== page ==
Regions with low rates of bystander cardiopulmonary resuscitation (CPR) have lower rates of CPR training in Victoria, Australia

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Abstract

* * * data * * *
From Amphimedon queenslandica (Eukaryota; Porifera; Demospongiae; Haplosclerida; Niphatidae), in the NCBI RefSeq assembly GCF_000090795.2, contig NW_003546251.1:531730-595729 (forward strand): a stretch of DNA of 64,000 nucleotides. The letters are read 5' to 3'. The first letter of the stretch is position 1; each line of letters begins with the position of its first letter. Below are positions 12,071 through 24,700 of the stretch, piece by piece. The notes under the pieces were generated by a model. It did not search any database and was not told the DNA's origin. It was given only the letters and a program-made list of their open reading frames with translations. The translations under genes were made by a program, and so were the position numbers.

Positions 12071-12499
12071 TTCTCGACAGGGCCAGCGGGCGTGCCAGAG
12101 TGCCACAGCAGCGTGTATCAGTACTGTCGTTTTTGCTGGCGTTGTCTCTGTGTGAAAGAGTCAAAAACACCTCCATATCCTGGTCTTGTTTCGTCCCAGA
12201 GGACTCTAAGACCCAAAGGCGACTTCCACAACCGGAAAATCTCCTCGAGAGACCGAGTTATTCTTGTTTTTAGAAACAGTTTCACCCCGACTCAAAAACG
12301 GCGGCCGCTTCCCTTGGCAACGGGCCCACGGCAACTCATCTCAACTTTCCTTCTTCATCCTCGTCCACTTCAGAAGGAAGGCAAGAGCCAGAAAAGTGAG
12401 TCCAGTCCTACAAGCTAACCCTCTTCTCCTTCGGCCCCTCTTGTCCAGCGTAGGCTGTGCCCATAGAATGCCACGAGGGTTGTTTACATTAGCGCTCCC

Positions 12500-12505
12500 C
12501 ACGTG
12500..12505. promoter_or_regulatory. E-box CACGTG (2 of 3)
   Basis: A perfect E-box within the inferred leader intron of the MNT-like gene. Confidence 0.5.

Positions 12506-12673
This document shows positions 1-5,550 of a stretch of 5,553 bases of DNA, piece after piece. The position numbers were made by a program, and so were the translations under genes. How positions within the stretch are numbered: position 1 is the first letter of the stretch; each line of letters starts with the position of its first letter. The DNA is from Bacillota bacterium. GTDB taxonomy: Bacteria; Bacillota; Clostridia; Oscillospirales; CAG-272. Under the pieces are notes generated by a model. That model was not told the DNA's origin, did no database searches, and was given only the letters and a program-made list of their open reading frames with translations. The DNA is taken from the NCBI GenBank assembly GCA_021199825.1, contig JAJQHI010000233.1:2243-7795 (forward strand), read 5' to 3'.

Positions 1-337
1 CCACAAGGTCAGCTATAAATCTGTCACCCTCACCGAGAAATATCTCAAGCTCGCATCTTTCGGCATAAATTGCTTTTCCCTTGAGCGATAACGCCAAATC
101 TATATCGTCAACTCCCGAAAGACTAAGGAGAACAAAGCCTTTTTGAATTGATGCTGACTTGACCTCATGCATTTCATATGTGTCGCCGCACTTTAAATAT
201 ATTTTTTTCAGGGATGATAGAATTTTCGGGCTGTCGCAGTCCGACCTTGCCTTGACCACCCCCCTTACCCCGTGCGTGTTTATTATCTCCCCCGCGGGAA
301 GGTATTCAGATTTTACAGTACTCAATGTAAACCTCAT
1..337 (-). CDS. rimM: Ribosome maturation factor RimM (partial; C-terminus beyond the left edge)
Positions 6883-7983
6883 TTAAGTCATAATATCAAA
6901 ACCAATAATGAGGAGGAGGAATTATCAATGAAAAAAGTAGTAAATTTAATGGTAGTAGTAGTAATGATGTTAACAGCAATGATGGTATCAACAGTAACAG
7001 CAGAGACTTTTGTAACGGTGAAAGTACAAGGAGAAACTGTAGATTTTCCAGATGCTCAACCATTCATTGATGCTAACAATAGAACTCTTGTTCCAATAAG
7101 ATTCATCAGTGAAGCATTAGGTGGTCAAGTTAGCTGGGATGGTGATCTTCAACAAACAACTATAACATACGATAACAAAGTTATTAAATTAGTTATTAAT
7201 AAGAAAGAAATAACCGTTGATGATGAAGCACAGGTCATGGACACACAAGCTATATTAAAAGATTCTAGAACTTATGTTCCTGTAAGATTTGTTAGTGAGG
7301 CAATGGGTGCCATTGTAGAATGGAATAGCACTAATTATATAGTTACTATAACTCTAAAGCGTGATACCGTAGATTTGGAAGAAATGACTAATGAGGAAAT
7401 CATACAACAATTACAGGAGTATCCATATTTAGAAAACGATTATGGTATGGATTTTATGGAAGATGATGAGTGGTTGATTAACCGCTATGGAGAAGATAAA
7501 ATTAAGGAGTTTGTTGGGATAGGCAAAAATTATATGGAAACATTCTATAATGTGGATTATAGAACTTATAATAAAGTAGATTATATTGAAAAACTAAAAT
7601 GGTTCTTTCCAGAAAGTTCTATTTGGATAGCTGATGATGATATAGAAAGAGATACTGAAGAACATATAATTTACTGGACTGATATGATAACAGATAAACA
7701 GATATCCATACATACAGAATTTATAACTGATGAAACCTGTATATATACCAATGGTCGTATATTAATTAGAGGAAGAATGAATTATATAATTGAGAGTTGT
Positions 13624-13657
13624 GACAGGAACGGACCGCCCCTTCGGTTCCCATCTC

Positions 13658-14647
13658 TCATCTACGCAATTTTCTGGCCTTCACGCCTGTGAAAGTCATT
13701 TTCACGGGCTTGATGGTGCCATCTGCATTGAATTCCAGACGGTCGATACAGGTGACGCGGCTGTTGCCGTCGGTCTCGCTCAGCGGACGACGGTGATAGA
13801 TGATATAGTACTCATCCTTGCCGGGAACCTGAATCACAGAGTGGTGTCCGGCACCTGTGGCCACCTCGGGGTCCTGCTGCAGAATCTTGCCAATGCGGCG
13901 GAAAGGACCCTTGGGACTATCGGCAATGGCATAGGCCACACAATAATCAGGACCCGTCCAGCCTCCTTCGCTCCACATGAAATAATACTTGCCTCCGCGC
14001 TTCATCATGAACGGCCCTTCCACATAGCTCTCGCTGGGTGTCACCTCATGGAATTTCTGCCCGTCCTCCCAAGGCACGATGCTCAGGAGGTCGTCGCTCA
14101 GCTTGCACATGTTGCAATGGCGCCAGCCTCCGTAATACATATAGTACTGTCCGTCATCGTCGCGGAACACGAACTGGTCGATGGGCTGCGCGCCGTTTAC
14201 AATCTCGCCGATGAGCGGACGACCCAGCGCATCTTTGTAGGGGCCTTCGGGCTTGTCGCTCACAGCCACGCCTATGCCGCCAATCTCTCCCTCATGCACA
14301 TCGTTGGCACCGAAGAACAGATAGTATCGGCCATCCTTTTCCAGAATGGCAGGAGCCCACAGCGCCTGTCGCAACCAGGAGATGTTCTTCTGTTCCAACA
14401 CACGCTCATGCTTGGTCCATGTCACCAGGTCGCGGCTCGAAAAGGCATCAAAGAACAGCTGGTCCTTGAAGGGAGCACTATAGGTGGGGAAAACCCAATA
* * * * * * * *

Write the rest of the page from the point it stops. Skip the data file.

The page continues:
Background-Bystander cardiopulmonary resuscitation (CPR) more than doubles the chance of surviving an out-of-hospital cardiac arrest. Recent data have shown considerable regional variation in bystander CPR rates across the Australian state of Victoria. This study aims to determine whether there is associated regional variation in rates of CPR training and willingness to perform CPR in these communities. Methods and Results-We categorized each Victorian postcode as either a low or high bystander CPR region using data on adult, bystander-witnessed, out-of-hospital cardiac arrests of presumed cardiac etiology (n=7175) from the Victorian Ambulance Cardiac Arrest Registry. We then surveyed adult Victorians (n=404) and compared CPR training data of the respondents from low and high bystander CPR regions. Of the 404 adults surveyed, 223 (55%) resided in regions with low bystander CPR. Compared with respondents from high bystander CPR regions, respondents residing in regions with low bystander CPR had lower rates of CPR training (62% versus 75%, P=0.009) and lower self-ratings for their overall knowledge of CPR (76% versus 84%, P=0.04). There were no differences between the regions in their reasons for not having undergone CPR training or in their willingness to perform CPR. Rates of survival for bystander-witnessed, out-of-hospital cardiac arrests were significantly lower in low bystander CPR regions (15.7% versus 17.0%, P < 0.001). Conclusions-This study found lower rates of CPR training and lower survival in regions with lower rates of bystander CPR in Victoria, Australia. Targeting these regions with CPR training programs may improve bystander CPR rates and out-of-hospital cardiac arrest outcomes.